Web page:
CAMFED Association leader, Malawi
Fatima was orphaned as a young girl, and from the age of ten was raised by her grandmother. Deprivation in their rural community meant that the education of boys was prioritized over that of girls. Even at primary level, Fatima, as the eldest girl, would often stay at home to help with household chores. Her grandmother relied on subsistence farming to support Fatima and her four siblings; there was barely enough money for food, let alone education.
Even with all these challenges, Fatima felt she had to try her best to stay in school. As well as helping with chores at home and finding odd jobs to earn money, she attended school as much as she could. But by the beginning of secondary school she was sent home for not paying her fees. With no way to raise the money, Fatima believed her education was over.
After a month had passed, she was contacted by a School-Based Committee made up of teachers, parents and other community members. Together with the local Traditional Leader, they talked over Fatima’s family circumstances and selected her to receive CAMFED support. Fatima was so excited and remembers how the support covered every need: “Paying my school fees, giving me sanitary pads, giving me a stipend every term, exercise books every term, ten hardcover notebooks every month, and a school bag for two years, and shoes for two years, school uniform and socks.”
Since that day, Fatima has been a trailblazer in her family and her community. She was the first girl from her village to attain the Malawi Certificate of Education (MCSE) and has become a leader in the CAMFED Association (CAMA). Fatima took the opportunity to become a Core Trainer, and in this role, was instrumental in launching CAMFED’s Learner Guide Program in Malawi.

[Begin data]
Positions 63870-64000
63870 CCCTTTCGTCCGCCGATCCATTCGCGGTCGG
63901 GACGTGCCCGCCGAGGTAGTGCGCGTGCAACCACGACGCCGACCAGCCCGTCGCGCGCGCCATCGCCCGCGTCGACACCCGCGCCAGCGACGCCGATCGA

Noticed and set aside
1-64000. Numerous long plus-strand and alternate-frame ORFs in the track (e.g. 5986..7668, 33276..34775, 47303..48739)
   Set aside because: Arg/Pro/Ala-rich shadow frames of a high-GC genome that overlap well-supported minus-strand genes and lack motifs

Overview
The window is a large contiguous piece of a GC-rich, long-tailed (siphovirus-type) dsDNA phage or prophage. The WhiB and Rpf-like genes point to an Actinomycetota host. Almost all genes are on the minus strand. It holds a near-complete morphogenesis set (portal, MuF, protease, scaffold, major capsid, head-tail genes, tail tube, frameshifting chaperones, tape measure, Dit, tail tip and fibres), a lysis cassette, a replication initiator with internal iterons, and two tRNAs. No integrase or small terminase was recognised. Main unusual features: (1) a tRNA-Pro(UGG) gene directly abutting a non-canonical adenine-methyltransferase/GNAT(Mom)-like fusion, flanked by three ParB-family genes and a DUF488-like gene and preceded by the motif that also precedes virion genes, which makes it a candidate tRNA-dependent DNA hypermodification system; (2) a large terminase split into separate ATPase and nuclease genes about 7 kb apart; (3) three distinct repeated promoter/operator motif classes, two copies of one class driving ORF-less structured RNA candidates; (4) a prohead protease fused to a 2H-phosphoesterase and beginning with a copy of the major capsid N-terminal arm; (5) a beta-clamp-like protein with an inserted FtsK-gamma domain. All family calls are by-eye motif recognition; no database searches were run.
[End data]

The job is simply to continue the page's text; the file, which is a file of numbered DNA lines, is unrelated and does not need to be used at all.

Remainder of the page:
CAMA is a game changer because it lifts a girl to where they want to be. They came from a poor family but they are making change for a better world now.
Working as a Core Trainer, Fatima helps other young women in her community to become youth mentors and entrepreneurs. She runs her own successful business, selling soap powder, and has become the breadwinner for her family.
She says: “Without CAMFED, I would not be where I am. I have improved my living conditions, I am running a small business, and I am paying school fees for my two younger brothers.”
Determined for others to share these opportunities, Fatima is a passionate advocate of girls’ education. She found the courage to speak with the Traditional Leader in her village, respectfully but firmly challenging his views. She opened his eyes to the fact that their community traditions were not serving the best interests of women and girls. Impressed by her achievements and commitment, the Leader told his council that Fatima should be present at all their future meetings.
I encourage girls to go back to school so that they can become leaders of tomorrow and they can live without support from their husbands.
Some of the most pressing issues for Fatima’s community, and for much of the rural population in Malawi, are those of poverty, early marriage and childbearing, and HIV/AIDS. These are all exacerbated by low rates of girls’ education and a lack of female role models. Together with members of her local CAMFED Association chapter, Fatima conducts community outreach about issues including sexual and reproductive health and general well-being.
Fatima is also working towards her dream of becoming a teacher. At secondary school she was inspired by two teachers from disadvantaged backgrounds, who through hard work had bettered their lives. Seeing this Fatima began to realise that being an orphan from a poor household didn’t mean she was unworthy of education and success. Today, she has been accepted for teacher training and holds the potential to transform hundreds of lives as a teacher, mentor and leader of change.
I am really happy because I have brought growth to my grandmother and I am able to support my family because of education.